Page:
At the time of admission, urea was 177 mg/dl and serum creatinine was 9.1 mg/dl. There was no previous laboratory record available for renal function. Urine analysis showed numerous red blood cells (RBCs), with numerous white blood cells (WBCs) with no WBC or RBC cast and no eosinophills. Proteinuria was present, 2+ on dipstick, but as his output was <10 ml/day, quantification of proteinuria was not done. A renal ultrasound demonstrated normal-sized kidneys (right 10.1 cm and left 10.3 cm) without evidence of hydronephrosis or nephrolithiasis. Other investigations were as follows: hemoglobin (Hb): 10.9 g/dl, total leukocyte count: 12450/cmm, differential leukocyte count: P88 L10E2, peripheral platelet count: 4.1 lakhs, bilirubin: 0.8, serum albumin: 3.6, serum globulin: 3, serum glutamic pyruvic transaminase: 42, serum glutamic oxaloacetic transaminase: 32, serum calcium: 7.8, serum phosphate: 4.4, serum uric acid: 4.8, HIV negative, Hepatitis B surface antigen negative, and anti-HCV negative. Urine culture was sterile. Anti-neutrophil cytoplasmic antibodies were negative, and C3, C4 levels were normal, and antinuclear antibody and antiglomerular basement membrane antibody testings were not done. As the patient is a known diabetic and there were no previous renal function reports, our first differential diagnosis was acute on chronic kidney disease.
We kept the second possibility as severe acute tubular necrosis, and as urine showed proteinuria and RBCs, rapidly progressive, glomerulonephritis was considered as the third possibility.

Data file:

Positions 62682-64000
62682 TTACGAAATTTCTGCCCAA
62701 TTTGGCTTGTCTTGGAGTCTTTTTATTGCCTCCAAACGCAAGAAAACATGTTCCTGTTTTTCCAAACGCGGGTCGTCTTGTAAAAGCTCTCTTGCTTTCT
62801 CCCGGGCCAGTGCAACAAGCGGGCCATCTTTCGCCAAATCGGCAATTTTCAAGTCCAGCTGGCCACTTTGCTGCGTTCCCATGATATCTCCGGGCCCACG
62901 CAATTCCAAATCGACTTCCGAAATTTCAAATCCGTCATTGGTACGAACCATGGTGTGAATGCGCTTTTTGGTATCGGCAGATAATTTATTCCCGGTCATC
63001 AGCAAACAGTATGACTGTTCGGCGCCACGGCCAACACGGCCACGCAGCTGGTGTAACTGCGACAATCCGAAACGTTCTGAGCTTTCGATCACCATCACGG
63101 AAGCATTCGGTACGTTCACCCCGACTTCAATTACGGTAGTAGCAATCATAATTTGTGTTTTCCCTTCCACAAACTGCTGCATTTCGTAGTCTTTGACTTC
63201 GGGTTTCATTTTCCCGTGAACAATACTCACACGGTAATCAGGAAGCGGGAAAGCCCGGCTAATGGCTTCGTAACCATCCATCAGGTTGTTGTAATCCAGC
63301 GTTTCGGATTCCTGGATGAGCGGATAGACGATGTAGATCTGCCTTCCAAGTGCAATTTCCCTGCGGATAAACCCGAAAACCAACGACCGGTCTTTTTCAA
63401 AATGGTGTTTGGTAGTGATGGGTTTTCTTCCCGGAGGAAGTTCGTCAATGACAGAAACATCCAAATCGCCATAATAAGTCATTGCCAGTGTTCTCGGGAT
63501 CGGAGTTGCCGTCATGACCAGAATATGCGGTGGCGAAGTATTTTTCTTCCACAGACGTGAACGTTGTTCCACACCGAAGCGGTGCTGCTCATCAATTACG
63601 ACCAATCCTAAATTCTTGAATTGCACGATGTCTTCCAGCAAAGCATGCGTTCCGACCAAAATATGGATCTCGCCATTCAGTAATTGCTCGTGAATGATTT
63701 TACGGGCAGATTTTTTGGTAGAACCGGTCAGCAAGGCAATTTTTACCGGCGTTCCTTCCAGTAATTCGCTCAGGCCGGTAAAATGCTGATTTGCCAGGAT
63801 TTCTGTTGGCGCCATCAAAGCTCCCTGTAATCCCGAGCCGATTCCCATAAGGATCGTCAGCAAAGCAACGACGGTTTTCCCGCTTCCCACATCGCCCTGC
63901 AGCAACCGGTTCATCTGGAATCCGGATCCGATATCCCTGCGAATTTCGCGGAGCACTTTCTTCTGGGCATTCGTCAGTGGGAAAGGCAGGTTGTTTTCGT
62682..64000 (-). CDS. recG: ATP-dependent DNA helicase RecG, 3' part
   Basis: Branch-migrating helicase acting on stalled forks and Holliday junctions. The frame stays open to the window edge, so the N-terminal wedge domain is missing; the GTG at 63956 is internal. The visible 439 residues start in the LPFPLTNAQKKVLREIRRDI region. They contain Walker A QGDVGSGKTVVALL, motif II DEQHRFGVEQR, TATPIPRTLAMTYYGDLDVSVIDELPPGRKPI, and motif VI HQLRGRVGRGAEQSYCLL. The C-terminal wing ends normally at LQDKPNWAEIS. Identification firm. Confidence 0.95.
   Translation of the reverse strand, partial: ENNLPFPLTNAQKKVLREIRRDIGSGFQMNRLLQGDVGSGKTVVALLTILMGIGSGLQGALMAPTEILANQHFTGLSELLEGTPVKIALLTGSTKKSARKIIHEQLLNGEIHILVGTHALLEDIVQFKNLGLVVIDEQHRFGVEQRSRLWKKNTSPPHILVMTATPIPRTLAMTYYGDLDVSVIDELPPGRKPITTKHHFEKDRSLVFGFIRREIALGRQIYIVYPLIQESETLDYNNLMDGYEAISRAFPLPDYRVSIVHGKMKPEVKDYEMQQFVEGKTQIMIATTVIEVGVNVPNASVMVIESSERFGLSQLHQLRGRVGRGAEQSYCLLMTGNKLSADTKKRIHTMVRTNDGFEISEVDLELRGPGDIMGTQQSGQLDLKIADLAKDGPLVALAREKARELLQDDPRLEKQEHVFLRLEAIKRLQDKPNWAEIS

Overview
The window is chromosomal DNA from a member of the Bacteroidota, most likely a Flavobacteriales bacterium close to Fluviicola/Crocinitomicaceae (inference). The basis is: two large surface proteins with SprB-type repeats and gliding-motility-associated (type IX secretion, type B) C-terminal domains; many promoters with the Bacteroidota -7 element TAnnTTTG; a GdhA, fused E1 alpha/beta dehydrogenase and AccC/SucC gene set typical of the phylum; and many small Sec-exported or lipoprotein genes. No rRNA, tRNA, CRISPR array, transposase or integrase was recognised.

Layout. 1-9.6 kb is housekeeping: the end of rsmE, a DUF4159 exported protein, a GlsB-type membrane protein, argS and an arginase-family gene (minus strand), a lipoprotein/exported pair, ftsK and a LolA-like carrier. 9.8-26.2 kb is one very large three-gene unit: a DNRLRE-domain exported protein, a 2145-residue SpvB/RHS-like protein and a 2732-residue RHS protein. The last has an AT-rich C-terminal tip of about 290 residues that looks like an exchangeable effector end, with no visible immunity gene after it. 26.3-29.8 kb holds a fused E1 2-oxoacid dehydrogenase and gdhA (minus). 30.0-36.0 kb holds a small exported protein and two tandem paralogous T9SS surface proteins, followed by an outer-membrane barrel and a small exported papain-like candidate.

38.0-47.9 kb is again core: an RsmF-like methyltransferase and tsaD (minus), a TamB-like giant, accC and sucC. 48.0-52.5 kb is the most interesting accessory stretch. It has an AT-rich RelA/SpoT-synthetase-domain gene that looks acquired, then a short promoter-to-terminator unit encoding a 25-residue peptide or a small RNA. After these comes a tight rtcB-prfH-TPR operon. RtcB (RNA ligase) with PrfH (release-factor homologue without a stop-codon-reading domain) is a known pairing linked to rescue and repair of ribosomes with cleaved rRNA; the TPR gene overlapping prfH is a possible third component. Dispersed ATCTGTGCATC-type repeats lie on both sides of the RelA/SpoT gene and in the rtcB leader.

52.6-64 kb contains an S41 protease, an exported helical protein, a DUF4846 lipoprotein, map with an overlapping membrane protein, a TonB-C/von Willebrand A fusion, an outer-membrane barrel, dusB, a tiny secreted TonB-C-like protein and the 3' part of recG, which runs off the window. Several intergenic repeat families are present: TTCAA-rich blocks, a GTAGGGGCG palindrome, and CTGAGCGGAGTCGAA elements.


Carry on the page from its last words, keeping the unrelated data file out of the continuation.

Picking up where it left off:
BP control was achieved over the next 2 days with oral medications and hemodialysis was done. A kidney biopsy was performed on the 3rd day of admission. The biopsy showed areas of interstitial edema with marked infiltration composed of mononuclear cells, eosinophils, few polymorphs, and macrophages [Figure 1]. The infiltrates surrounded individual tubules. Evidence of tubulitis and destruction of tubular epithelium with detached necrotic tubular cells and casts in lumen of tubules were consistent with acute tubulointerstitial nephritis. Mild interstitial fibrosis (15%–20%), along with patches of atrophic tubules and hyalinosis of arterioles, were also present. The glomeruli were unremarkable in light microscopy except for mild mesangial hypercellularity, and immunofluorescence microscopy was negative for IgG, IgM, IgA, C3, C4, C1q, kappa, and lambda. Offending drug was withdrawn immediately, and renal replacement therapy was started in the form of hemodialysis. The patient remained anuric, so on the 6th day, oral steroids were started at 1 mg/kg dose, 60 mg/day for 1 week, and then tapered and stopped at 28 days. After about 20 days of the onset of symptom (after 1 week of steroids), he started to have urine output, which progressively increased. The patient was discharged after 1 more week when he became dialysis independent and his urine output became normal. At discharge, his creatinine was 3.1 mg/dl and urine was showing 1+ protein and 5–10 WBCs, and there was no RBCs. At 2 months, his creatinine is still 1.8 mg/dl.
|Figure 1: The biopsy image showing areas of interstitial edema with marked infiltration composed of mononuclear cells, eosinophils, few polymorphs, and macrophages|
Click here to view
| Discussion|| |